Think about a major achievement you are most proud of, that energised you when you were completing it. It may be something you already look forward to potentially doing again. Have you ever wondered whether you could repeat such success but are not sure what ingredients or circumstances are required to make it so? Was it pure luck or were you just in the right place and at the right time?
More than likely, you accessed something deep inside you, that you were naturally good at and didn’t have to learn or master. You also probably brought something unique to the table that no one else could. In all likelihood, this ‘something’ was actually a ‘strength’ you’ve always had, but just couldn’t articulate or know when and how to use.
The Science of Strengths
The study of individual character and associated strengths has a strong scientific foundation. Far from being a self-help pop psychology fad, it falls under the academic endeavour of ‘Positive Psychology’ – a field devoted to helping people develop a good approach to the many challenges of work and life.
Strengths are individual differences that are stable and general, but can also be shaped by the environment and capable of change. It is not specific to situations, neither good or bad, and can help you achieve desired results. 'Competitiveness' for example is not classified as a strength, as it may be a great attribute to have in the sporting field or work, but would make little sense at home and even potentially be detrimental. A strength should also not be mixed up with a skill or competence. Skills are something you learn and competence is the application of that knowledge. Strengths on the other hand, are innate to you.
Once you’ve identified your strengths,you will be able to leverage it and use its momentum to succeed when the next opportunity arises. Some are going to be obvious, while others are yet to be realised. Once the latter is developed, it can be added to the pool of resources you can draw upon for further growth.
It would be remiss to discount individual weaknesses as a weighing factor, when thinking about strengths and the capacity for growth. People are however often already well versed in identifying them. There is also a strong understanding of the pressing need to address them, if someone wishes to progress further in their life or career. The exponential growth of the self-help movement is testament to this.
Weaknesses though do not in of themselves help you to move forward. Fixing it will help plug potential gaps in the professional or personal capacities available to you, but it is not something you can draw on to get from point A to B. An investment in your strengths on the other hand, will be inherently rewarding and motivating. It will give you disproportionately larger gains, especially when you consider the amount of discipline, perseverance and motivation required just to overcome your weaknesses.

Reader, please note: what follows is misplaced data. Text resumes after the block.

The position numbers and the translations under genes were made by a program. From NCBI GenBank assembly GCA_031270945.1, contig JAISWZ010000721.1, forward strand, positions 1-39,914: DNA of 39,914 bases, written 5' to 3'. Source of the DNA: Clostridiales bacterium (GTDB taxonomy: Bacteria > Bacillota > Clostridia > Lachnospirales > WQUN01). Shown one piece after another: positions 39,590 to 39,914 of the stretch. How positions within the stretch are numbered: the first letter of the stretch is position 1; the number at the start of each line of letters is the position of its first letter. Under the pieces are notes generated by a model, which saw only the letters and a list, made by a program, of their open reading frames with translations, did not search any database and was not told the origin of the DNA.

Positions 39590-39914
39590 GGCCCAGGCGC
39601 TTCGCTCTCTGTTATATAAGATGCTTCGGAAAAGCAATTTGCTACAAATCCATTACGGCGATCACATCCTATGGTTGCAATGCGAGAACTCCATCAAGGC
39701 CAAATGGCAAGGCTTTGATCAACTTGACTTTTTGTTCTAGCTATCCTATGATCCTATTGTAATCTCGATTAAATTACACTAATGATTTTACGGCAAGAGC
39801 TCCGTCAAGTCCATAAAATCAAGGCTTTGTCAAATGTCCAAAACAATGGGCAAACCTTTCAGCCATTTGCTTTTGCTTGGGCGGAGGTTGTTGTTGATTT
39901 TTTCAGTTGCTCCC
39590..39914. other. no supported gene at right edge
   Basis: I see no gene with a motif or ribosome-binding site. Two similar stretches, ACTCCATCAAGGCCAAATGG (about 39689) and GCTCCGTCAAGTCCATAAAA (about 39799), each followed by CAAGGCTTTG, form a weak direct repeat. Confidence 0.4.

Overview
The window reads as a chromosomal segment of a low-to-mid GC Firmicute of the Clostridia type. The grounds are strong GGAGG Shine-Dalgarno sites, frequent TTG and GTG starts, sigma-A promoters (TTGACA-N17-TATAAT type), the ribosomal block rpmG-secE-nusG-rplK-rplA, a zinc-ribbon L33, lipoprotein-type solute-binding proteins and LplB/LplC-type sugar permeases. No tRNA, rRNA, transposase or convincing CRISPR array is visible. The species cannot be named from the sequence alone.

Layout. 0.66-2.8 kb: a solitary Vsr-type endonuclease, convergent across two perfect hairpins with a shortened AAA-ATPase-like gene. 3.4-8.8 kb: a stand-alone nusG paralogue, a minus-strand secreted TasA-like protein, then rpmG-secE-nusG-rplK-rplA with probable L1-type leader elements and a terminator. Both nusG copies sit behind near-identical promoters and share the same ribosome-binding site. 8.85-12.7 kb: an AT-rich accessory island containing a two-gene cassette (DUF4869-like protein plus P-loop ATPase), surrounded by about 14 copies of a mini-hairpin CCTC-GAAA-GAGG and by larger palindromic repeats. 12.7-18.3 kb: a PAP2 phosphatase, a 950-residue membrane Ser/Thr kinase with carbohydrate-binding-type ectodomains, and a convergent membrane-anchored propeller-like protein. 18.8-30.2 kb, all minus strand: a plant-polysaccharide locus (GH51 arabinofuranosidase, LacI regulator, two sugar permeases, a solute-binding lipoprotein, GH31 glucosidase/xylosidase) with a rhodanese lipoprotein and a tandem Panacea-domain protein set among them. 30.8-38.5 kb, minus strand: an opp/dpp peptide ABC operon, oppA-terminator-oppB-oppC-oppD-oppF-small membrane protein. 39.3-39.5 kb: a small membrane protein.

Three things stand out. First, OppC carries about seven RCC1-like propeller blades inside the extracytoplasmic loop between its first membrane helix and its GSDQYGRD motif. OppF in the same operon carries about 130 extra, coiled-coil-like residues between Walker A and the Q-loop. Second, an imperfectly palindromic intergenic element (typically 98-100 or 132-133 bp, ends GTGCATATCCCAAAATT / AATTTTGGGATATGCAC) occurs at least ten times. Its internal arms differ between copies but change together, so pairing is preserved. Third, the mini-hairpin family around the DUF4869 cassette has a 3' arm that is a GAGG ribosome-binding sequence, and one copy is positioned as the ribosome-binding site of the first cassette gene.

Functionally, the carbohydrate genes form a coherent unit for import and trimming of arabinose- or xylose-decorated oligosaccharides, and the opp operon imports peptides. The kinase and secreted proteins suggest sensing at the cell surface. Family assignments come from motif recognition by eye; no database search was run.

Application to the Workplace
Your ability to identify and develop your strengths will help you progress in life and the workplace, at an organisational and individual level.
Consider what it means when an organisation refers to its culture. Organisational culture is essentially an abstraction of the specific characteristics of individuals that work within that environment – translated into expected individual behaviours or attributes. For you to be a ‘good fit’ within such an environment, you will likely need to possess similar strengths to those already working there. This is exactly why human resource personnel are involved in the recruitment process. It is also why, even if someone has the specific skills or competence to do a job on paper, they may be rejected at an interview. A lack of ‘emotional intelligence’ for example in a highly social, people oriented organisation where relationships are prioritised, will likely be detrimental to achieving results.
With the rapid transition of roles and industries in the modern world, it is also likely you will
have to learn to transition to a different role, industry or career sooner rather than later. To be able to identify the right opportunities that allow you to maximise your chances of success, you need to understand when you are at your best and when you are not. Knowing your specific strengths is a powerful starting point.
Endorse Sheet has included an individual strengths assessment in its portfolio of employment tools for Pro and Premium subscribers. Scientifically validated, it provides you with details of your Top 5 strengths. The assessment also tells you how identified strengths are exhibited in people high and low in them, what the consequences are when you possess a strength and how to develop less pronounced ones further. Sign up now.